Scottish ministers are appealing to the UK Government to back decriminalisation of personal-use substances, following proposals for a “health-led” approach to drugs in the country.
In a policy review, outlining the Scottish Government’s intentions in the event of further devolution or independence, Ministers proposed a decriminalisation of drugs for personal-use — alongside calls for legislative changes to allow drug consumption facilities and supervised drug programmes.
Drug laws in Scotland are currently dictated by Westminster, meaning the devolved parliament cannot install any decriminalisation of prohibited substances without UK Government approval — despite the fact that Scotland is responsible for the health and social aspects of drug use.
As reported by The BBC, Scotland’s Minister for Drug Policy Elena Whitham told a press conference on Friday (July 7) that the Scottish Government want to take a harm-reduction approach to drug policy.
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“We want to create a society where problematic drug use is treated as a health, not a criminal matter,” she said. “Reducing stigma and discrimination and enabling the person to recover and contribute positively to society.
“While we know these proposals will spark debate, they are in line with our public health approach and would further our national mission to improve and save lives.”
“We are working hard within the powers we have to reduce drug deaths, and while there is more we need to do, our approach is simply at odds with the Westminster legislation we must operate within.”
Back in 2019, the Scottish Nationalist Party (SNP) gave formal backing to decriminalisation. The policy has led to a number of disputes between the Scottish Government and Westminster, with the Home Office refused to allow a trial for “safe consumption rooms” in Glasgow.
There were 1330 drug-related deaths in Scotland in 2022, giving it the highest number of recorded drug deaths in Europe – the Scottish Government have, as a result, invested £250 million in drug recovery programmes.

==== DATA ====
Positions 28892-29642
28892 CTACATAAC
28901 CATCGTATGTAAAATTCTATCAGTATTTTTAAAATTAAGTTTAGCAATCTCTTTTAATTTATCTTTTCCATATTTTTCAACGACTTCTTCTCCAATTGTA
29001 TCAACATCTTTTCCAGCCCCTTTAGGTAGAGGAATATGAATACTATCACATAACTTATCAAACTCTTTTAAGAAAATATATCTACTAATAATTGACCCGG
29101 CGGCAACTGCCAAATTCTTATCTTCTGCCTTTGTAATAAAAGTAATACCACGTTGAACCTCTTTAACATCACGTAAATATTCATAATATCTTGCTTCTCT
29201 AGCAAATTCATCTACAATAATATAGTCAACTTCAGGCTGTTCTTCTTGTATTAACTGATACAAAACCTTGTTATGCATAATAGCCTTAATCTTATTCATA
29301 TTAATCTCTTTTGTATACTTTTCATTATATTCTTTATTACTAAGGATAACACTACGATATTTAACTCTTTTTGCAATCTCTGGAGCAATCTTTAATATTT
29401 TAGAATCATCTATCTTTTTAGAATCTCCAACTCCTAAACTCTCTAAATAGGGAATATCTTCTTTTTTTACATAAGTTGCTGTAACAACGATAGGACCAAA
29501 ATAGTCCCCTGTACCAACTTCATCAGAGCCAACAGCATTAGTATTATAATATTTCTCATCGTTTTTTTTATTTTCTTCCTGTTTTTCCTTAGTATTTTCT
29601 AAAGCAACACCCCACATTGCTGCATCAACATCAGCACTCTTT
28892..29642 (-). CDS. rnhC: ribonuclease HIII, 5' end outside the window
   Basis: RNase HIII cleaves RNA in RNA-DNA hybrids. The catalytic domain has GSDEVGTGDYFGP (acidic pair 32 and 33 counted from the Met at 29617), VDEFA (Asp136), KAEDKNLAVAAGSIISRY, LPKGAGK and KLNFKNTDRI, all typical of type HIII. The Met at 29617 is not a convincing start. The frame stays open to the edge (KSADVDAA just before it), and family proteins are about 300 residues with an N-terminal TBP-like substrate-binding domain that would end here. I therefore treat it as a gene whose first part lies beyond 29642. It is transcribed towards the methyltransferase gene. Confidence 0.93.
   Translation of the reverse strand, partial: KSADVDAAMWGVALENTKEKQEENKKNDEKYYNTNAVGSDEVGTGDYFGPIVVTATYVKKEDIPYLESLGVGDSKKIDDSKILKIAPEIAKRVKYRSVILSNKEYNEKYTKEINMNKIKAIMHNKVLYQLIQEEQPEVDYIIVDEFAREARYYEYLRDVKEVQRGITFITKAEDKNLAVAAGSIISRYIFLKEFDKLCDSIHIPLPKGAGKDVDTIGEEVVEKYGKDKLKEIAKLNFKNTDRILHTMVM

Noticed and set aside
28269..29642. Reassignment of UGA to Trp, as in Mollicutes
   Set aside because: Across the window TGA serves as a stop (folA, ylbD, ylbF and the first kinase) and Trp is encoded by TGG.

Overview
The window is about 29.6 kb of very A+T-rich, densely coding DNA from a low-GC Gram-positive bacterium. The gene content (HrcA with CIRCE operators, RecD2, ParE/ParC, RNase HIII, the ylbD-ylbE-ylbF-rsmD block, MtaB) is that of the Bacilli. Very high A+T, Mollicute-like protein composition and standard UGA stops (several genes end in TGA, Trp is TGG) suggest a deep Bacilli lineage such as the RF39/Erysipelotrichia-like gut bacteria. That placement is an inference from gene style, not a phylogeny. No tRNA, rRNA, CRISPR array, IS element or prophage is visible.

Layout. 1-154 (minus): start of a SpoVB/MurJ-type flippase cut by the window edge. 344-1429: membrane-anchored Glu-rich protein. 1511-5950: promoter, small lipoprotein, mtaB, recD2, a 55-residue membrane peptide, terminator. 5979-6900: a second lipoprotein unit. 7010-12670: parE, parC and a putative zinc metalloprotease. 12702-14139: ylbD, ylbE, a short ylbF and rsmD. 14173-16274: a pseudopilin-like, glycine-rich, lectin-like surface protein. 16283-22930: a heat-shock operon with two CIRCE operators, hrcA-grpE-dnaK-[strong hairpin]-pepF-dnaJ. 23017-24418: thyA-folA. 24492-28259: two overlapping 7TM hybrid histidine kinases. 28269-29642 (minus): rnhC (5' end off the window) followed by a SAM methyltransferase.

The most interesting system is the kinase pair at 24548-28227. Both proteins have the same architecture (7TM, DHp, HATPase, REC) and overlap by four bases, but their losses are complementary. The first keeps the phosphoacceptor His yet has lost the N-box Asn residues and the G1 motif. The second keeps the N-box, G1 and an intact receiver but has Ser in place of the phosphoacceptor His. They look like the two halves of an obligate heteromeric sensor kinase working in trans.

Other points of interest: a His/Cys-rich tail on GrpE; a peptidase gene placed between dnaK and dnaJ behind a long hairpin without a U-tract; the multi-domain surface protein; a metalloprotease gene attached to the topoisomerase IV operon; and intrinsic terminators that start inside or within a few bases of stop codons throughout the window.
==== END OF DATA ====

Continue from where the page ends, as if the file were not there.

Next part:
In 2021 the Scottish Government changed their policing policy around drugs, resulting in those caught with substances for personal-use to be given warnings, instead of being prosecuted – effectively “decriminalising” personal-use drugs, according to some commentators.
In her speech, Elena Whitham highlighted that the Scottish Government would be able to enact the proposals should it become further devolved, or independent — but asked that the UK Government consider a change in drug laws.
“These policies could be implemented by the Scottish Government through the devolution of further, specific powers to Holyrood including the Misuse of Drugs Act 1971 – or through independence. An immediate way for these policies to be enacted would be for the UK Government to use its existing powers to change its drug laws.”
“Scotland needs a caring, compassionate and human rights informed drugs policy, with public health and the reduction of harm as its underlying principles, and we are ready to work with the UK Government to put into practice this progressive policy.”
A spokesperson for UK Prime Minister Rishi Sunak said there were “no plans” to change The UK Government’s “tough stance on drugs.”
Megan Townsend is Mixmag’s Deputy Editor, follow her on Twitter
Written by: Tim Hopkins